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Riverflies in the river Churnet

This week the volunteers and I conducted our first riverfly survey of 2018. We visited 3 sites in the upper catchment of the Churnet and kick sampled for riverbed invertibrates. This is part of a nationwide scheme and our data will be fed into that nationwide database that the riverfly partnership can use to target action where pollution is an issue.

Throughout the samples we found seven of the eight target species - so not bad at all, particularly for this time of year! Some samples were better than others but that is to be expected.

Firstly we found flat bodied mayfly larvae (see the pictures above where you can see the leaf shaped gills that allow the larvae to take up oxygen from the stream water). These guys, as the name suggests, have evolved a very particular body shape that means the faster the water flows the harder they become clamped down to their stone of choice.

Secondly we found cased caddis flies who build cases out of gravel, stones, sticks and other types of material and lashed together with silk. It used to be thought that these cases were for protection from predators however it has recently been discovered that they are specially shaped to direct the maximum amount of water flow to the larvae mouth parts where they can sift out the maximum amount of food particles.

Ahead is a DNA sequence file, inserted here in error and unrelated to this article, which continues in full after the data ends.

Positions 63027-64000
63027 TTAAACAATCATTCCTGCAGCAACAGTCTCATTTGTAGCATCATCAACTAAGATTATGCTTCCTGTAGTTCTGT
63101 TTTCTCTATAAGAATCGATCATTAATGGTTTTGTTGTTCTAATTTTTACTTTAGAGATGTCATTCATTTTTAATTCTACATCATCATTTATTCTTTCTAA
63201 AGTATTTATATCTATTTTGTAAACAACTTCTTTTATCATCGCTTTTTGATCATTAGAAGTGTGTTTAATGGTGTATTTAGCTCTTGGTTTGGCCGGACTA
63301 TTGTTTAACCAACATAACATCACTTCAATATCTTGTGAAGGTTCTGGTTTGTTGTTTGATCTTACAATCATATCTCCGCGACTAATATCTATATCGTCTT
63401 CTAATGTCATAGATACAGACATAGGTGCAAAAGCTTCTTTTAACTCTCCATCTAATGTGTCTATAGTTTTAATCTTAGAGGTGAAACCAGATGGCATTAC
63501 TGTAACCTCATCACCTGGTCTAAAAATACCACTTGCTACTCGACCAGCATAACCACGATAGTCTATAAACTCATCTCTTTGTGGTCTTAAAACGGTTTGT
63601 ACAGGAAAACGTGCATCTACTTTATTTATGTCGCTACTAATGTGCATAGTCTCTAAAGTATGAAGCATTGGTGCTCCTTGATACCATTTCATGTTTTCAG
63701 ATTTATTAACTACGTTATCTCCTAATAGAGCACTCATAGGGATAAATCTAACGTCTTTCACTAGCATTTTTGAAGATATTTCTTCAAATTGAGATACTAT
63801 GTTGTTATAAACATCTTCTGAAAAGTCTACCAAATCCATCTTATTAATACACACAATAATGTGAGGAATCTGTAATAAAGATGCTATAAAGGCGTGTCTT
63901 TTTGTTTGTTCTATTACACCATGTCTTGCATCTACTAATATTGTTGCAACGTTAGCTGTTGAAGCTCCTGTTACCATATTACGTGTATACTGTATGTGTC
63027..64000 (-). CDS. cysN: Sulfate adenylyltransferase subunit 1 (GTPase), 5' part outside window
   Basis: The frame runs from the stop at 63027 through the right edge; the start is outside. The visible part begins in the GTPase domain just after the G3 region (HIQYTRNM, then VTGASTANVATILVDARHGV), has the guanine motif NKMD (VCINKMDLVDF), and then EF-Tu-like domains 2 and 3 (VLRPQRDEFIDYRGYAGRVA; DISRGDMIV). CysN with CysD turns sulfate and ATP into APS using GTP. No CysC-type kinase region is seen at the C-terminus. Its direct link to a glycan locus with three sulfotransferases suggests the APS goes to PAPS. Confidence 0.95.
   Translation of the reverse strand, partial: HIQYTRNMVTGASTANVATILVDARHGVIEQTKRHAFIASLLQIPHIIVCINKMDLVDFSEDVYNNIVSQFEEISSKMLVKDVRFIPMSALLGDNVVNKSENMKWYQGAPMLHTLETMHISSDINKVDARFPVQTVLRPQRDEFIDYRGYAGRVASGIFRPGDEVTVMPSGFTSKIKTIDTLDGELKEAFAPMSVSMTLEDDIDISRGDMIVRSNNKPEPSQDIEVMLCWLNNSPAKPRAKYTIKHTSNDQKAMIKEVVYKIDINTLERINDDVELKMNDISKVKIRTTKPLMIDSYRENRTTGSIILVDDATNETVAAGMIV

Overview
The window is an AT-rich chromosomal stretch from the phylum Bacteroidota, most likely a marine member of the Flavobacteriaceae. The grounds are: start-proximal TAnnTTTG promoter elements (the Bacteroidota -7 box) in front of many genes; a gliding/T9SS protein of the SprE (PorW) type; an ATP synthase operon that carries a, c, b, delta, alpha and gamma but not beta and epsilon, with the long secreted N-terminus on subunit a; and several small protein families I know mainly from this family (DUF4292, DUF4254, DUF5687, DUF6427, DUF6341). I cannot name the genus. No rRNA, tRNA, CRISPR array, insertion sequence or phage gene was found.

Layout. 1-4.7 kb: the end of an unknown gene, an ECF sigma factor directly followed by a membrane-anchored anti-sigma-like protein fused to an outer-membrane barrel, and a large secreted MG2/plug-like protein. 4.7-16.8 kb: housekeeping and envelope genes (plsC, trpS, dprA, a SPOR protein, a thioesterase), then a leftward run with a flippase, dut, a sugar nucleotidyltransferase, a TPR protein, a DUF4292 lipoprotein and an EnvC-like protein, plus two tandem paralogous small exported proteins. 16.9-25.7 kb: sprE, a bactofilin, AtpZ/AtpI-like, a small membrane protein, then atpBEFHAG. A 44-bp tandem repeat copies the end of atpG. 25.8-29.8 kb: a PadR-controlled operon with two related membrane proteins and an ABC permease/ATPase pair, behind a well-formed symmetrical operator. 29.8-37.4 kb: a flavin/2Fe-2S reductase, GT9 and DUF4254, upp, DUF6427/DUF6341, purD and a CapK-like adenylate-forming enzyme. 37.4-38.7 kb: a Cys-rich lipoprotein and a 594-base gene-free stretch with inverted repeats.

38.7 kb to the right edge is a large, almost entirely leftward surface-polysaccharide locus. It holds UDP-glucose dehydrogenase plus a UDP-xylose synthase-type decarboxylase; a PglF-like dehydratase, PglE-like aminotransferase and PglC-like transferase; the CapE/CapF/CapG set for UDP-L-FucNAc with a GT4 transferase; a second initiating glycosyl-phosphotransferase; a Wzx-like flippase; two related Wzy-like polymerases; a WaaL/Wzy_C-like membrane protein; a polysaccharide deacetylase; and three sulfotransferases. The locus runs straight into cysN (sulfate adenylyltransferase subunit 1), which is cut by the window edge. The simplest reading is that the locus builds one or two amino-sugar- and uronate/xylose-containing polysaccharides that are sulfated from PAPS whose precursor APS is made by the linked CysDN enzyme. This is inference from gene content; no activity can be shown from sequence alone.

Another mayfly larvae we found was the olive mayfly. In fact one sample contained well over a hundred individuals - so quite impressive for this season. In addition we found caseless caddis, stonefly, native freshwater shrimp and and true mayflies.

All these species react poorly to certain types of water pollution so the abundance data we collect can indicate the overall health of the watercourse. So we'll be carrying out the surveys throughout the year and feeding the data back to the relevant people to ensure all is well in the Churnet.